- Duke Energy meteorologists continue to monitor the storm
- Company making preparations
ST. PETERSBURG, Fla., Sept. 25, 2022 /PRNewswire/ — Duke Energy Florida is preparing for Tropical Storm Ian and is urging customers to prepare as well.
Company meteorologists are tracking the storm, which has the potential to strengthen and bring heavy rainfall, strong winds and localized flooding to portions of the company’s service area.
In advance of the storm, Duke Energy places crews and resources near areas that will likely be affected by the system, allowing for the most rapid response after a storm passes through.
“Restoring power as safely and quickly as possible, while keeping our customers informed, remains our top priority,” said Melissa SeixasDuke Energy Florida state president. “We want customers to know that our team is ready to respond to Ian or any other storm that could pose a threat to our electric system.”
Line technicians and workers are checking equipment, supplies and inventories to ensure adequate materials are available to make repairs and restore power outages.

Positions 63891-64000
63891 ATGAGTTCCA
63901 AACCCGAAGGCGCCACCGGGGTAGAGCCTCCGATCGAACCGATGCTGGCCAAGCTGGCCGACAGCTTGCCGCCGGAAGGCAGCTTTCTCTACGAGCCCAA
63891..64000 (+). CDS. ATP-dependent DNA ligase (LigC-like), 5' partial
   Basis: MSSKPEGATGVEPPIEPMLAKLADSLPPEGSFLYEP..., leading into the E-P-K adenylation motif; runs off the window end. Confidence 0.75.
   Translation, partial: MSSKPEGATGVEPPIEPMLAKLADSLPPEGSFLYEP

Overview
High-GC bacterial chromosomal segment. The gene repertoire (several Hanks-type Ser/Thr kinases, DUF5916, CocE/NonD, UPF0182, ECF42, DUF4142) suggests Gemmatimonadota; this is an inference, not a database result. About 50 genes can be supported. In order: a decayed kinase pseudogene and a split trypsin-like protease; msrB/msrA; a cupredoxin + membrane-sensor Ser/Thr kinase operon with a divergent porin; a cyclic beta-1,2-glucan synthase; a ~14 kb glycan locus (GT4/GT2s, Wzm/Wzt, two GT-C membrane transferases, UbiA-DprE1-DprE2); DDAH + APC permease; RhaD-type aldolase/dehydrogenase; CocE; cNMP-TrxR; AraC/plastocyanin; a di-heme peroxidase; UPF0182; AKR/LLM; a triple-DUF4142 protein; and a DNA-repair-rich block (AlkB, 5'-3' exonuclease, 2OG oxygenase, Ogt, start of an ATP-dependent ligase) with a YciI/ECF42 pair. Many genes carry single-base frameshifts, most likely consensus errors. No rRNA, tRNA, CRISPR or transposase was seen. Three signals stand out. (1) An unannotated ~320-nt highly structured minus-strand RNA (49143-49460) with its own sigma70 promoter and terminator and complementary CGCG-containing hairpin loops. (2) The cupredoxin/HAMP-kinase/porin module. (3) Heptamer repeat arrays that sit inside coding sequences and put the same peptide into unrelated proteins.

After the storm passes, continued high winds, downed trees and flooding can impact work conditions, making repair work lengthy and more difficult.
As restoration begins, workers may not be visible in each impacted neighborhood, as the first priority is to repair large power lines and other infrastructure that will return power to the greatest number of customers as safely, quickly and efficiently as possible.
Strengthening the grid to reduce storm impacts
In addition to trimming trees and inspecting and replacing wires and wood poles, the company has invested in grid automation and smart technologies to reduce the duration and number of outages and restore service faster when outages occur.
Duke Energy’s smart-thinking grid automatically detects outages and intelligently reroutes power to speed restoration or avoid outages altogether. In 2021, smart, self-healing technology helped to avoid nearly 250,000 extended outages in Floridasaving customers around 17 million minutes of service…